Retail giant Walmart could be working on issuing a fiat-backed digital currency, similar to Facebook’s Libra cryptocurrency, according to a new patent filing.
The filing, published by the U.S. Patent and Trademark Office (USPTO) on Thursday, outlines a method for “generating one digital currency unit by tying the one digital currency unit to a regular currency,” meaning a fiat-pegged stablecoin.
The blockchain-based digital currency “may be pegged to the US dollar,” the filing adds, and maybe available for use “only at selected retailors or partners.”
It could also provide households with low income that find banking costly with a choice to “handle wealth at an institution that can supply the majority of their day-to-day financial and product needs,” according to the filing.
Facebook’s planned cryptocurrency, Libra, has similar stated ambitions. It intends to serve the unbanked and facilitate low-fee money transfers globally. Libra is expected to go live sometime next year, but it has already faced scrutiny from central banks and politicians around the world. Facebook has itself recently said in a risk disclosure filed with the Securities and Exchange Commission that Libra may never launch due to “significant” regulatory scrutiny.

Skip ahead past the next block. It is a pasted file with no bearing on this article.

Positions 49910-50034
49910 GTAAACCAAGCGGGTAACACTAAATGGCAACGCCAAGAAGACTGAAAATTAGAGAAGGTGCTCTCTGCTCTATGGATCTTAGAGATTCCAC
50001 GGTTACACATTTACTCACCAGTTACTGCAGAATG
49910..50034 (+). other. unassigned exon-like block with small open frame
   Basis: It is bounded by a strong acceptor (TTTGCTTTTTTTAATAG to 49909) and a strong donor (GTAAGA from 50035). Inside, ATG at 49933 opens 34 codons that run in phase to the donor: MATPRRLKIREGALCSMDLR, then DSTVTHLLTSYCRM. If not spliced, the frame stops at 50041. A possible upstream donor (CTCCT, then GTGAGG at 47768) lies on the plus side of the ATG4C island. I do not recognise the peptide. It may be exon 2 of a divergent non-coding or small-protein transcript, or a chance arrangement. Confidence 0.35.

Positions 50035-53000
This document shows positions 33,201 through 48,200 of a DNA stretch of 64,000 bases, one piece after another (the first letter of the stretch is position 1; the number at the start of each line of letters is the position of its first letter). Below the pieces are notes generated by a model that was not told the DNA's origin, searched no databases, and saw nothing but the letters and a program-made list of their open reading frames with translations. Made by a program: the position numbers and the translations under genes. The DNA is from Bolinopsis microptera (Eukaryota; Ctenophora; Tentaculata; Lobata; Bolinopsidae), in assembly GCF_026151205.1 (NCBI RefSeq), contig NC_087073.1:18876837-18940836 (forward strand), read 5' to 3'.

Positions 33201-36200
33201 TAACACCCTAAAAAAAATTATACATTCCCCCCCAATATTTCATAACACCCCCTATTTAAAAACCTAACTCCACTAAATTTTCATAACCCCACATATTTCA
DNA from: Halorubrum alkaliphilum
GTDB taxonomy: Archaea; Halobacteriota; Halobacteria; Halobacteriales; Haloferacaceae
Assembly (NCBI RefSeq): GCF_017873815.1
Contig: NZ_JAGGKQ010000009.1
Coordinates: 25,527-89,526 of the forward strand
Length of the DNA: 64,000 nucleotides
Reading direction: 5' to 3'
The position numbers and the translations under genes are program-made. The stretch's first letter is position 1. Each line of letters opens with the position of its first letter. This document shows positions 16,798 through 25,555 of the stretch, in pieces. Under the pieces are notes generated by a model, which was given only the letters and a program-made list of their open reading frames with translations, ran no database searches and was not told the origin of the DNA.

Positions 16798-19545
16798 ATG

Walmart’s patent filing further indicates that its digital currency looks to provide a free or inexpensive place to store funds. “The digital currency can provide a fee-free, or fee-minimal place to store wealth that can be spent, for example, at retailers and, if needed, easily converted to cash. Such accounts could even earn interest.”
It goes on to add: “Digital currency may be tied to a national currency, such as the US dollar, so funds can be added or taken out easily. The digital currency value could, in some embodiment, be tied to other digital currencies.”
Elsewhere, the filing also mentions that digital currency may remove credit and debit cards without requiring cash, as well as could be used for food payments.
Walmart is one of the most active players in the blockchain space, having filed at least 54 blockchain-related patents to date. Most recently, Walmart China launched a blockchain platform to trace food products ranging from fresh meat to rice to mushrooms. The retail giant also took part in a second pharmaceutical blockchain trial recently to track supply chains alongside IBM, KPMG, and Merck.
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